"Once he gets out here, I want our people to look at him. He received very good care in Washington, D.C. with a host family and the (Washington) Wizards' team doctor. But let's get him out here with our people and really evaluate him and see where we're at."

Short-handed from the jump

Notre Dame's traditionally weak non-conference schedule took a sharp turn toward the impressive last season, the Irish defeating Georgia, California, a top 10 Wisconsin team, NCAA qualifier Indiana State, and perennial NCAA upstart Gonzaga prior to the Big East season, while losing to eventual Final Four foe, Kentucky.

This season's slate is challenging as well, with solid programs Missouri, Maryland, Indiana, Gonzaga, and either California or Georgia on tap in November/December.

Though the Irish have the luxury of beginning with four winnable games (Mississippi Valley State, Detroit, Sam Houston State, and Delaware State) prior to a matchup in Missouri on November 21, at least one of those contests could prove tenuous (Detroit?) as Notre Dame will be without the services of 5th-year senior and John Wooden Award candidate Tim Abromaitis. Abromaitis must sit the first four games due to a rule that precludes a non-freshman redshirt (Abromaitis "red-shirted" his sophomore season of 2008 but played in two non-league, exhibition games) to participate at any time.

"Right now, the first four games we've got eight (players)," Brey said of active players Scott Martin, Eric Atkins, Jack Cooley, Alex Dragicevich, Jerian Grant, Tom Knight, Joey Brooks, and freshman Pat Connaughton. "After that we've got nine (with Abromaitis). I don't know if there was ever a team where I could tell on the first day of practice, ‘All right let's start with this fellas: everybody's playing.'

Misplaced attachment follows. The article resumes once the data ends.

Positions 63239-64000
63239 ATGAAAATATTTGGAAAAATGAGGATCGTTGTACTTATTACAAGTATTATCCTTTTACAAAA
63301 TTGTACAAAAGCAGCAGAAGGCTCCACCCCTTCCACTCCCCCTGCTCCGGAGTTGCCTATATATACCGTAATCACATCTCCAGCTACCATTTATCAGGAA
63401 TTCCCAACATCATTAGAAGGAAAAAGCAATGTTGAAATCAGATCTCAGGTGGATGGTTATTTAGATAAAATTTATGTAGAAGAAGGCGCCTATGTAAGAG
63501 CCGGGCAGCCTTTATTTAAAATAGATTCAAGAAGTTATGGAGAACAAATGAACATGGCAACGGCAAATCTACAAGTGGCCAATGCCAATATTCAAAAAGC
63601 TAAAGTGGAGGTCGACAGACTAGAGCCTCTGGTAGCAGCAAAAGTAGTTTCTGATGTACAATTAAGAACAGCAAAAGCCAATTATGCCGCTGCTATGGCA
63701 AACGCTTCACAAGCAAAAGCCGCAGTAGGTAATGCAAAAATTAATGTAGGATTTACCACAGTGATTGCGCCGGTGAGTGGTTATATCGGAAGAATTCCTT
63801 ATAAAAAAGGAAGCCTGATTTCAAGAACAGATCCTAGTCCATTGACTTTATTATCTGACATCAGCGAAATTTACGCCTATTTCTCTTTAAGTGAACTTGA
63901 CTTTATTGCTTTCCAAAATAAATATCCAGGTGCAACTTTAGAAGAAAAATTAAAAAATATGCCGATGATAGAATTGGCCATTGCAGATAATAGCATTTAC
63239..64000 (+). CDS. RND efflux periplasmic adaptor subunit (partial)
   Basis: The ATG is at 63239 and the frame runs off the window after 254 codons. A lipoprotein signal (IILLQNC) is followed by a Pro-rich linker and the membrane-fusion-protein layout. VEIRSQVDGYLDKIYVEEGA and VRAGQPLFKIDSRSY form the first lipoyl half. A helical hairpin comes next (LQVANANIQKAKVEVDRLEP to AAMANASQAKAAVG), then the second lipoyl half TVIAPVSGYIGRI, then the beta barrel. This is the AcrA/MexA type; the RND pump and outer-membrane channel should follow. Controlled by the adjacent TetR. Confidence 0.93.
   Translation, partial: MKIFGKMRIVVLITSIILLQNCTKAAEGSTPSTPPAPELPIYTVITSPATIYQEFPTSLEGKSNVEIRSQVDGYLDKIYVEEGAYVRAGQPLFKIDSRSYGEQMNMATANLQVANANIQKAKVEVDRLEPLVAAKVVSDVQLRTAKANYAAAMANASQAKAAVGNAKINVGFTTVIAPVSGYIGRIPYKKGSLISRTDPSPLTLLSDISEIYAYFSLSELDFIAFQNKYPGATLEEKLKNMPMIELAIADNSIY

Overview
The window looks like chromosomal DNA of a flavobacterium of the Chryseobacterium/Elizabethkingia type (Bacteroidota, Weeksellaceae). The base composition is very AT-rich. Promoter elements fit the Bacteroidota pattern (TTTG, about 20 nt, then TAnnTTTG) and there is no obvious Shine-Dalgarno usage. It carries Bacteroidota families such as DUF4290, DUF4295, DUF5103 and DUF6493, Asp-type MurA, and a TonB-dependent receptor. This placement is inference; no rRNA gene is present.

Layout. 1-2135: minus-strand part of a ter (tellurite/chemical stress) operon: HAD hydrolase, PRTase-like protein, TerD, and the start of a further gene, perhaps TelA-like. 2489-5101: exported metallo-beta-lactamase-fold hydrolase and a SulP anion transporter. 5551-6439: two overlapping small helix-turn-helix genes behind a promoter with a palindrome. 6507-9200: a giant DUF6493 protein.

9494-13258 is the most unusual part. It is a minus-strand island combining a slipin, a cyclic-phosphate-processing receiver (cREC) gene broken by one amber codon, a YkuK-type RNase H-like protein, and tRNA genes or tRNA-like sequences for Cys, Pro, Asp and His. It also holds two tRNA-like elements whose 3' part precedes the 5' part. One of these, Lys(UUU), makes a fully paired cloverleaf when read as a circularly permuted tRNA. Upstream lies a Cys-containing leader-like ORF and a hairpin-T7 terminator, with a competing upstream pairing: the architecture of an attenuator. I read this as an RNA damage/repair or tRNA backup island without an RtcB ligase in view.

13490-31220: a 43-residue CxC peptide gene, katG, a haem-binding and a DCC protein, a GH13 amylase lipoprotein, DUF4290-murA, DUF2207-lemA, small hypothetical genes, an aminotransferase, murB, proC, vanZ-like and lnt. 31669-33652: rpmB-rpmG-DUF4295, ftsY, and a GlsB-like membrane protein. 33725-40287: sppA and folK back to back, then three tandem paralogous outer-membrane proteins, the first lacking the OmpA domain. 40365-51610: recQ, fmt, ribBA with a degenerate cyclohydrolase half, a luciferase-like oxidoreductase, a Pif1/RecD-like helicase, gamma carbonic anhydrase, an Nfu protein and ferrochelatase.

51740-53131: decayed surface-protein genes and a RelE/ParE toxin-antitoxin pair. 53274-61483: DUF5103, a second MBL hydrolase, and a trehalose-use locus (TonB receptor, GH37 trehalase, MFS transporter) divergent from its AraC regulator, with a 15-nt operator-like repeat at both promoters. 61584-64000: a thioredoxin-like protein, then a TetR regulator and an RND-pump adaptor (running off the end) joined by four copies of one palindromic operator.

"I don't know if many coaches can say that. I certainly have never been in a situation like that. There are always a couple guys who are just not going to be in the mix. But all nine of those guys, we're going to need them throughout this season."

Broghammer could be a 10th. Next season, Michigan State transfer Garrick Sherman, a 6'10" 251-pound center, will join the mix, with Katenda's potential addition now a welcomed, unexpected bonus.

Until then, the 2011-12 Irish will often play small ball with green competitors still learning the ropes; a far cry from the sizeable, experienced, battle-test squad that took the Joyce Center Court last November.

"There are just so many unknowns from (players) four through nine," Brey admitted. "That could be changing throughout the year, and I would hope that it gives a group really a clear head to go and get better as a team. You can deposit the baggage of, ‘Am I going to play?' and "How much am I going to play?' We need all of you. We're instilling confidence in some of those younger guys."

Some of those younger guys include a pair of sophomores: Dragicevich, a 6'7" swingman who played sparingly last season, and Grant, a 6'4" guard who was withheld from action.

"I'm very impressed with where Alex (Dragicevich) and Jerian (Grant) have been as far as understanding how to play in our system," Brey offered. "I think playing against and watching those veteran guys in our system last year really helped them. We're going to need them certainly.

To Brey, the goal remains clear.

"Can we get a little bit better every week? Can we bounce back from taking punches? We're going to take some punches. And can we be in a position to win an NCAA tournament bid?" he mused. "I feel we can fight our way into that territory again. And if you're into that territory, you're on the board to get an NCAA tournament bid and you take it from there."

Homer (the author, not Simpson) noted that, "The journey is the thing."

For Notre Dame Basketball 2012, it could be a rocky one as the Irish attempt to secure a foothold in the nation's most competitive conference.